Great learnings from JP Morgan Analyses of US reopening

I came across a series of great analyses from JP morgan regarding the US economy reopening mentioned below:

  1. The US reopens: reopening, mobility, production and spending
  2. US recovery marches on; why deaths are diverging from sharply rising infections
  3. Overall JP morgan research resources for Coronavirus

The learnings are incredible. It presents a precisely quantifiable extent to which various sectors have been impacted by covid and how much they have recovered.

Reference point (before covid): 19 feb
After-covid point: 8 July
Some key things I learned from 1st pdf:

  1. US new job openings are down from 80 to 30 (treating 23rd march as the 0). This means that businesses are only hiring half the number of new employees as they were in beginning.
  2. Department store sales are down from 90 and have recovered only to 10.
  3. GPS workplace mobility is down from 100 to 30.
  4. Production of steel, coal, electricity is down from a high of 90 (march beginning) to 40.
  5. Rail traffic (Consumer goods) has recovered to pre-covid levels.
  6. In store credit/debit card spends are down 20% (5th july) from beginning of march. More importantly the spending seems to be roughly stagnant between 20 june and 5 july. The trajectory is unclear at this point.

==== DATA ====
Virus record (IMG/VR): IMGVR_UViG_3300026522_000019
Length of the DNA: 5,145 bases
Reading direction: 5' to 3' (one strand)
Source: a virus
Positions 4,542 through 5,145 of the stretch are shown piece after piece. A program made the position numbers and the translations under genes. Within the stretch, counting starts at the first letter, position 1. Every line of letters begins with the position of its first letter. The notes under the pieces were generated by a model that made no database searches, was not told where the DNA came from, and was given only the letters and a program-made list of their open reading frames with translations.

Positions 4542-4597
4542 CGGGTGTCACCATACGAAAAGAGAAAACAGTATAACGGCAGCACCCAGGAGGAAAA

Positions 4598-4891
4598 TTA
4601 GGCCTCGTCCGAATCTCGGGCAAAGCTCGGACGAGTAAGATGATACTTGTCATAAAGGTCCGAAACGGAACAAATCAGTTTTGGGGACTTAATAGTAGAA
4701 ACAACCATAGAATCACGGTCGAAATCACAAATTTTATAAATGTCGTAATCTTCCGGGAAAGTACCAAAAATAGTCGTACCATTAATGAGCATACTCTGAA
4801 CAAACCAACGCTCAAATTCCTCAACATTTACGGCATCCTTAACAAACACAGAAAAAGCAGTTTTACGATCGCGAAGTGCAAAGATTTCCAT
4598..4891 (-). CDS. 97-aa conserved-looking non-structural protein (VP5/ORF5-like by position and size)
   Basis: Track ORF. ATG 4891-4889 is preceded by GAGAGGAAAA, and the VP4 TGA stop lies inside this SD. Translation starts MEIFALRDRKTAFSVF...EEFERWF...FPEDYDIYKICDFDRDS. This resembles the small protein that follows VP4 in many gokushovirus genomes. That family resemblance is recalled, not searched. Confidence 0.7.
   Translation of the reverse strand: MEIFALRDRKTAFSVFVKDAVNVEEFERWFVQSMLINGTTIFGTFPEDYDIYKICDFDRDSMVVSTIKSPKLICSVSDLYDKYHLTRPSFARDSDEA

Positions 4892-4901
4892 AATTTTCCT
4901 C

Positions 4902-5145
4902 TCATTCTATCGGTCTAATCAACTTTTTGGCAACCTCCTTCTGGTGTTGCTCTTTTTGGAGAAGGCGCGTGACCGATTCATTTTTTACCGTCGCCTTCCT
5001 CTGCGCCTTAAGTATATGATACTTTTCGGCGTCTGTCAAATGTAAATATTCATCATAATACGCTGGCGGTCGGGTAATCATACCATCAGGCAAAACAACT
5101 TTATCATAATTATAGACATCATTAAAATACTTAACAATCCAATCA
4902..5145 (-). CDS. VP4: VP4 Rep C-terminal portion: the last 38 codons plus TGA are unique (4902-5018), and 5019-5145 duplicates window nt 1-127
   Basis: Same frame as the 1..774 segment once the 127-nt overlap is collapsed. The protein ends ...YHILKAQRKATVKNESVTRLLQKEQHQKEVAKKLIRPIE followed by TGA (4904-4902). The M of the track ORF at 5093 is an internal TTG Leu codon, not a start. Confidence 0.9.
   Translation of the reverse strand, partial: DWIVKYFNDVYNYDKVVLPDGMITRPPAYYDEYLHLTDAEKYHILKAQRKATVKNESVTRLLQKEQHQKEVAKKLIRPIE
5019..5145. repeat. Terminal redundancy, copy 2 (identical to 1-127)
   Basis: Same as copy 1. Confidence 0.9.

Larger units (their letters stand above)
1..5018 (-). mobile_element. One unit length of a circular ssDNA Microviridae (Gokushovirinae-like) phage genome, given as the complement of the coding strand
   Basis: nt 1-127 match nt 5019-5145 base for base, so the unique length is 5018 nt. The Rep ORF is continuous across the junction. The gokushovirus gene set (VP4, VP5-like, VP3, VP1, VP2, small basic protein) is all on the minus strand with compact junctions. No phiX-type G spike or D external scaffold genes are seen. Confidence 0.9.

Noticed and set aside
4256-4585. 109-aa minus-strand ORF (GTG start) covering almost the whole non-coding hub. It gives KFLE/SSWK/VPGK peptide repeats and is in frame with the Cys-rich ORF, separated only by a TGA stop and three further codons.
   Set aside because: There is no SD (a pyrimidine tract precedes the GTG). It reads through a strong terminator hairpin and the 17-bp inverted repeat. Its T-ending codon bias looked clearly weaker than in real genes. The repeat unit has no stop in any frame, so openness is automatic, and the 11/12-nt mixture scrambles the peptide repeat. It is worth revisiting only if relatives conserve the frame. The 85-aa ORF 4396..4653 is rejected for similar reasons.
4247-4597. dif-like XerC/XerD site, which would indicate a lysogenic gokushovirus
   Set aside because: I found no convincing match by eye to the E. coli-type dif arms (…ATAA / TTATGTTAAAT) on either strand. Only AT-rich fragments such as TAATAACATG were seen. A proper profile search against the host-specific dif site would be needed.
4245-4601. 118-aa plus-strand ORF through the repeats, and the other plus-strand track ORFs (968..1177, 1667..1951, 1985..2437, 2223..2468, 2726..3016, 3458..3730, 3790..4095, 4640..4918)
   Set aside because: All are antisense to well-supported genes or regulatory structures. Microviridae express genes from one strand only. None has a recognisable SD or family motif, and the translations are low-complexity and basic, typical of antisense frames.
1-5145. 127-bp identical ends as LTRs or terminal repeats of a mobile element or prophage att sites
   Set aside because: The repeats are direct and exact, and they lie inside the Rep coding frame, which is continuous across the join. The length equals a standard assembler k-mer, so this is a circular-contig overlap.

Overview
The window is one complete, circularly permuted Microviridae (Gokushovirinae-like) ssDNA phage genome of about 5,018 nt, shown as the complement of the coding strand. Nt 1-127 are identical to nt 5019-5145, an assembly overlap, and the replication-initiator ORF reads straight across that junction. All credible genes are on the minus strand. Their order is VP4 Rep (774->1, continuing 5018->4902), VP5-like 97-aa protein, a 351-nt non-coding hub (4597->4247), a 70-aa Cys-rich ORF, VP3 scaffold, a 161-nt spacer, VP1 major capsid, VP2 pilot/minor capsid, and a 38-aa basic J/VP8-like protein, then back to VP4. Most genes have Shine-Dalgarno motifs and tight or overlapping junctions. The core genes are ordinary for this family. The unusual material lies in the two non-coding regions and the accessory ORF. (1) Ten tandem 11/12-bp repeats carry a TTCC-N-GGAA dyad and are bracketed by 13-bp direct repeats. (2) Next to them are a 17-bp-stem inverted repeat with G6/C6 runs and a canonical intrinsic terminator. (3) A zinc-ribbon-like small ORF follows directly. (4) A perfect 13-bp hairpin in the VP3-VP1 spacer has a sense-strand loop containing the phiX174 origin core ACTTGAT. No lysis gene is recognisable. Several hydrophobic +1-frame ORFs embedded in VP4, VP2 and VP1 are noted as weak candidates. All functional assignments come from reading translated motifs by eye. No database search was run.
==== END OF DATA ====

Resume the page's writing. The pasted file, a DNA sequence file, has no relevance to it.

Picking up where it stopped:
7. US GDP growth weekly estimates (which were roughly 2% pre-covid) are -7% even now and trending downward (low of -12% in april mid).

From the second pdf i learned that:

  1. Global GDP growth (weekly) is still around -8%. Low of -16% near april beginning. The -8% is roughly stagnant since july beginning (meaning global GDP estimated growth is not improving since june beginning).
  2. Manufacturing has recovered to pre-covid levels in most regions of the world (US, china, Asia, Europe) or is upward trending.
  3. US hospitalizations now catching up to rising infections, but deaths are not. “Two weeks ago, some observers proposed that rising infections were just the result of more young